The FLYING GARBAGE they/we are speaking of are deadly helium balloons that are plastic garbage when they land.
Two new balloon sculptures at the Virginia Aquarium & Marine Science Center are not just works of art. The oversized sea turtle and butterfly are also displaying an ugly picture of balloon debris and its damaging effects on wildlife.
Visit & learn more about the amazing Virginia Aquarium here.
You can learn more about the FLYING GARBAGE at BallonsBlow.org here.
All released balloons, including those falsely marketed as “biodegradable latex,” return to Earth as ugly litter. They kill countless animals and cause dangerous power outages.
Balloons are also a waste of Helium, a finite resource. Balloons can travel thousands of miles and pollute the most remote and pristine places.
Community Rating System is:
The National Flood Insurance Program’s (NFIP) Community Rating System (CRS) is a voluntary incentive program that recognizes and encourages community floodplain management activities that exceed the minimum NFIP requirements.
You may recall we’ve been lobbying for it since 2014. An article on our website here.
You may also have attended one of our meetings with reps from CoVB doing a presentation followed by a Q&A. Check out more posts about CRS on this website here.
The news about CRS at VBGov.com.
The CRS uses a 10-level (or point) scale to evaluate efforts. Each level below 10 receives a 5% discount on flood insurance premiums. The City will join the program as a Class 7 community, which reflects the significant investment being made to mitigate flooding issues throughout the city.
View the PDF of the presentation slides made to City Council.
The PDF includes contact info for the amazing Whitney McNamara if you have questions.
btw – with more work there’s a chance VB might be able to earn a 20% discount.
Apparently the City was inspired to replace the honor system with the new required metered parking because of so much abuse including some ignorant users of LBR&BF mouthing off to Parks & Rec staff who work their.
For those who don’t pay, you will be ticketed and may be towed. New box is self explanatory.
New scoop we just learned over the weekend after meeting one of the people whose been working on this.
Thanks to the amazing work Dewberry has done so far studying sea level rise and storm water issues in Virginia Beach, the Brock Environmental Center being located here and the fact the Shore Drive community is at the top of the list of biggest impacts to VB – a new potential solution will be tested here.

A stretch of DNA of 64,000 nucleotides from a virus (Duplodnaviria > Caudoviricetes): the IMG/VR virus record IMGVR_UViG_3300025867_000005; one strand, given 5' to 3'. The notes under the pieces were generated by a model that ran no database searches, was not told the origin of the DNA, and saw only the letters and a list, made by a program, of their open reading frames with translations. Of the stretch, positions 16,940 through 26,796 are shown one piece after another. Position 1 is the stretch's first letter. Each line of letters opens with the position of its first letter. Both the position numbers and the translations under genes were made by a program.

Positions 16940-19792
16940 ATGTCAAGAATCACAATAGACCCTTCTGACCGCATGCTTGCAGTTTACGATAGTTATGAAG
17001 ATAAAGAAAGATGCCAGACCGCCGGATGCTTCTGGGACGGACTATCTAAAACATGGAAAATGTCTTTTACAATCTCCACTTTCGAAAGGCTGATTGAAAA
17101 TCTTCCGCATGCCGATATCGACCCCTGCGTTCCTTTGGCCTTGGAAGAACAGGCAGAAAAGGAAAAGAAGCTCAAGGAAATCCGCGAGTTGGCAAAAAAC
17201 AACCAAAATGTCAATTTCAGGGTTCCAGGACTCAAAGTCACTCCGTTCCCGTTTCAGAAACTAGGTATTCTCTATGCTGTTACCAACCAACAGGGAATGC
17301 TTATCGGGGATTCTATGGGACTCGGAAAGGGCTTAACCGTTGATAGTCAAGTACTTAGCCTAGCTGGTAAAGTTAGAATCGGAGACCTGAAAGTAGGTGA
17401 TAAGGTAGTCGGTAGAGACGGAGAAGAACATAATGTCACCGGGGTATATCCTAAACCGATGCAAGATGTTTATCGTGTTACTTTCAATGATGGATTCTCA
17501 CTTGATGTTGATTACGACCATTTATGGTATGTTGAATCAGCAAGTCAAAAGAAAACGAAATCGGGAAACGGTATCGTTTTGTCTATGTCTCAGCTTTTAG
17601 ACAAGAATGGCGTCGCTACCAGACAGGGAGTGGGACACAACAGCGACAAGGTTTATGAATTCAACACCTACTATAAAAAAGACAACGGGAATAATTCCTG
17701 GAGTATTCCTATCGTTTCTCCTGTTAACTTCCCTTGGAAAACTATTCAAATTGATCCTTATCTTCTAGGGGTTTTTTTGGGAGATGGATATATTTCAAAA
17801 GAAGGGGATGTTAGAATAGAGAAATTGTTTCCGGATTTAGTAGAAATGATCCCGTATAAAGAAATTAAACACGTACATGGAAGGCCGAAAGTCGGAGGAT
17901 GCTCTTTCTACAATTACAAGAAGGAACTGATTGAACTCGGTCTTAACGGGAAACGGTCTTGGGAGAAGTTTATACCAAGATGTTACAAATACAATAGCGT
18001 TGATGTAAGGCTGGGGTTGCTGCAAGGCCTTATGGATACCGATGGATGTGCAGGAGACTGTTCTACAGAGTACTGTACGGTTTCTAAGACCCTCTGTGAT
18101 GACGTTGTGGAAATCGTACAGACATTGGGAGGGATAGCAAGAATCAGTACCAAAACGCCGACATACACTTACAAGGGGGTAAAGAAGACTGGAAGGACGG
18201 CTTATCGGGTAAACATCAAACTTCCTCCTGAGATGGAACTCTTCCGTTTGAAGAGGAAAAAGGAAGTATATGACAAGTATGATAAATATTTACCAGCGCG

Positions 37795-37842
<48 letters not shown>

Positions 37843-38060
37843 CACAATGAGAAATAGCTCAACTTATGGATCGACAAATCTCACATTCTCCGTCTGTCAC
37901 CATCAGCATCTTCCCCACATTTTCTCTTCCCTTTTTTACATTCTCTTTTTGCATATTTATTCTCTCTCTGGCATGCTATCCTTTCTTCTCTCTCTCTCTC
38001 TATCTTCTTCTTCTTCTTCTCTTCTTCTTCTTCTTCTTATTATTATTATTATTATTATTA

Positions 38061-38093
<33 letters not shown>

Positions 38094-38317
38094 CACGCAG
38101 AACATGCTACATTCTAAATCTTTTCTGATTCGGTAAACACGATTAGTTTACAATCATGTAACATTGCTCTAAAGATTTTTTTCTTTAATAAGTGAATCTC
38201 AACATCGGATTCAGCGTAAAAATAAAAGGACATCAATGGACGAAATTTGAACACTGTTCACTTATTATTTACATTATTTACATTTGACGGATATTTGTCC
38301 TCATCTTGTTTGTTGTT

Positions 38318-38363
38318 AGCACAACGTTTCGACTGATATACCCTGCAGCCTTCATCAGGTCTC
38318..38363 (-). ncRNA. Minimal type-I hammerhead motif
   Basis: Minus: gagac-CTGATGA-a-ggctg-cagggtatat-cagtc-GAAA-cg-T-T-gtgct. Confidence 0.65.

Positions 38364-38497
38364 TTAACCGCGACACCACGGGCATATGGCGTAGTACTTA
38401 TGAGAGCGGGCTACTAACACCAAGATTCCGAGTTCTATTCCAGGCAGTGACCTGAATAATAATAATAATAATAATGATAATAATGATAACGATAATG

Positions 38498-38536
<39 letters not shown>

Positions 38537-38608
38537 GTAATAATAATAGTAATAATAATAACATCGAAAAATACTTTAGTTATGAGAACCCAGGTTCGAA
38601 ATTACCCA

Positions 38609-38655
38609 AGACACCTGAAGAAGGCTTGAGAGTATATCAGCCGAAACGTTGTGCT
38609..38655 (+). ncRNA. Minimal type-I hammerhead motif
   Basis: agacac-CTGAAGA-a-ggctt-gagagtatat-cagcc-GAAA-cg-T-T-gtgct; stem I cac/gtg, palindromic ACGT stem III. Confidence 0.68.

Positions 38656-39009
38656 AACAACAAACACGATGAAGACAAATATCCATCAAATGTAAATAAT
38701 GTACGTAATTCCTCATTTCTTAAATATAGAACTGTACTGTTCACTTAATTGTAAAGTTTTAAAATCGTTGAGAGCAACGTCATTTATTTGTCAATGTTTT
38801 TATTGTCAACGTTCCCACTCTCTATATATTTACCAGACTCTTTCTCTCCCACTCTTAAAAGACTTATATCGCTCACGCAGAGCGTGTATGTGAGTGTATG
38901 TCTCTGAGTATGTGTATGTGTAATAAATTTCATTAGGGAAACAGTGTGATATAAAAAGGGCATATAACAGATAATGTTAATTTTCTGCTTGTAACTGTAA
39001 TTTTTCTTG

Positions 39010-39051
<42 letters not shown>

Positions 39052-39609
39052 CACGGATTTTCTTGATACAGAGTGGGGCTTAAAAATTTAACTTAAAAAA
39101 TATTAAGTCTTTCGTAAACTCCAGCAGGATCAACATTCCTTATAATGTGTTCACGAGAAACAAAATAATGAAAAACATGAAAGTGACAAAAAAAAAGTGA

The working group will be looking for property owners who can plant trees in the Phase 3 area to help mitigate storm water. The City will also be planting more trees as well.
There’s been a breakthrough in the science of designing trees to increase Photosynthesis and surprisingly it’s palm trees that have the biggest bang for the buck.
You may remember Photosynthesis is one of the functions of a tree that pulls water from the ground – thereby mitigating the increase risk from sea level rise and storm water increasing due to more storms.
You’ll be seeing a palm tree lined Shore Drive once Phase 3 is complete.
It’s too early to know exactly what they’ll look like at this point but the other benefit to the design is the ease of transplanting them to different variations as they’ll have monitoring equilement on them to test the efficiencies of the trees.
Part of the working groups public comment includes gathering input for what would work best for our area including our climate of course.
Note: I’m excited about the testing of new science here. Just not happy it didn’t turn out to be live oaks that will be studied more.
View April 2019 Baylines
News includes losing funding for Riverwalk walkway, Phase 3 update, Phase 4 being unfunded, Baylake Pines getting speed tables, fireworks and more.
The Virginia Beach Police Department will be hosting a community forum Wednesday, April 10 at 6:30 p.m. at the Law Enforcement Training Academy (411 Integrity Way) to gather public feedback.
It will be used in considering a proposed change to City Code Section 6.5 (animals on the beach and adjacent areas) for the City Council’s consideration. The proposed change would require all dogs to be leashed on City beaches at all times. Other restrictions in the code would remain unaffected.
Editors note: It would be great if fines for unleashed dogs & not cleaning up were aggressively enforced at our VB Parks too.
That’s additional $180 / year.
News at Pilotonline.com:
About 23 percent of the proposed budget would go toward funding stormwater. To compare, in 2017 — the year Hurricane Matthew hit — the city had set aside just 9 percent.